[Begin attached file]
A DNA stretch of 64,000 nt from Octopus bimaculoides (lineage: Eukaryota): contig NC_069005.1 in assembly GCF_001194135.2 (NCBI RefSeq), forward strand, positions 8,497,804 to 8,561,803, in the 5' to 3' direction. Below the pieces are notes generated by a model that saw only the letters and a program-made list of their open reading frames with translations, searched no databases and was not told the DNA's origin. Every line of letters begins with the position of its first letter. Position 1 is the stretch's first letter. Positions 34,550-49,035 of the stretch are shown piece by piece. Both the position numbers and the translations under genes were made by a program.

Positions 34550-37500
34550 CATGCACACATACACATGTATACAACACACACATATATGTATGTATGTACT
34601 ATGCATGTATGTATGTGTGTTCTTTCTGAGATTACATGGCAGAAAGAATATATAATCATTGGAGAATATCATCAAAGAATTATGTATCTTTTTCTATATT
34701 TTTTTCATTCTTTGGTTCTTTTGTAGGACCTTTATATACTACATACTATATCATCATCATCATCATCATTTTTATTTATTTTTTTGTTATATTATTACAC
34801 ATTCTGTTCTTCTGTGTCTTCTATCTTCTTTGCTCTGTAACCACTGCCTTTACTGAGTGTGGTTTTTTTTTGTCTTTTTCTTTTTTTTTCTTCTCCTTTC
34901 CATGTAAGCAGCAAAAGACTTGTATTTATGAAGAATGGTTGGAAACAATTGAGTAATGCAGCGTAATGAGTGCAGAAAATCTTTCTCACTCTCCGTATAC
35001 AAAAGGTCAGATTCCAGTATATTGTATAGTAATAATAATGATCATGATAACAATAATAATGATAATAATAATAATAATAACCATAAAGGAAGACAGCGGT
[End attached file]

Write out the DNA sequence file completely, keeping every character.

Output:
A DNA stretch of 64,000 nt from Octopus bimaculoides (lineage: Eukaryota): contig NC_069005.1 in assembly GCF_001194135.2 (NCBI RefSeq), forward strand, positions 8,497,804 to 8,561,803, in the 5' to 3' direction. Below the pieces are notes generated by a model that saw only the letters and a program-made list of their open reading frames with translations, searched no databases and was not told the DNA's origin. Every line of letters begins with the position of its first letter. Position 1 is the stretch's first letter. Positions 34,550-49,035 of the stretch are shown piece by piece. Both the position numbers and the translations under genes were made by a program.

Positions 34550-37500
34550 CATGCACACATACACATGTATACAACACACACATATATGTATGTATGTACT
34601 ATGCATGTATGTATGTGTGTTCTTTCTGAGATTACATGGCAGAAAGAATATATAATCATTGGAGAATATCATCAAAGAATTATGTATCTTTTTCTATATT
34701 TTTTTCATTCTTTGGTTCTTTTGTAGGACCTTTATATACTACATACTATATCATCATCATCATCATCATTTTTATTTATTTTTTTGTTATATTATTACAC
34801 ATTCTGTTCTTCTGTGTCTTCTATCTTCTTTGCTCTGTAACCACTGCCTTTACTGAGTGTGGTTTTTTTTTGTCTTTTTCTTTTTTTTTCTTCTCCTTTC
34901 CATGTAAGCAGCAAAAGACTTGTATTTATGAAGAATGGTTGGAAACAATTGAGTAATGCAGCGTAATGAGTGCAGAAAATCTTTCTCACTCTCCGTATAC
35001 AAAAGGTCAGATTCCAGTATATTGTATAGTAATAATAATGATCATGATAACAATAATAATGATAATAATAATAATAATAACCATAAAGGAAGACAGCGGT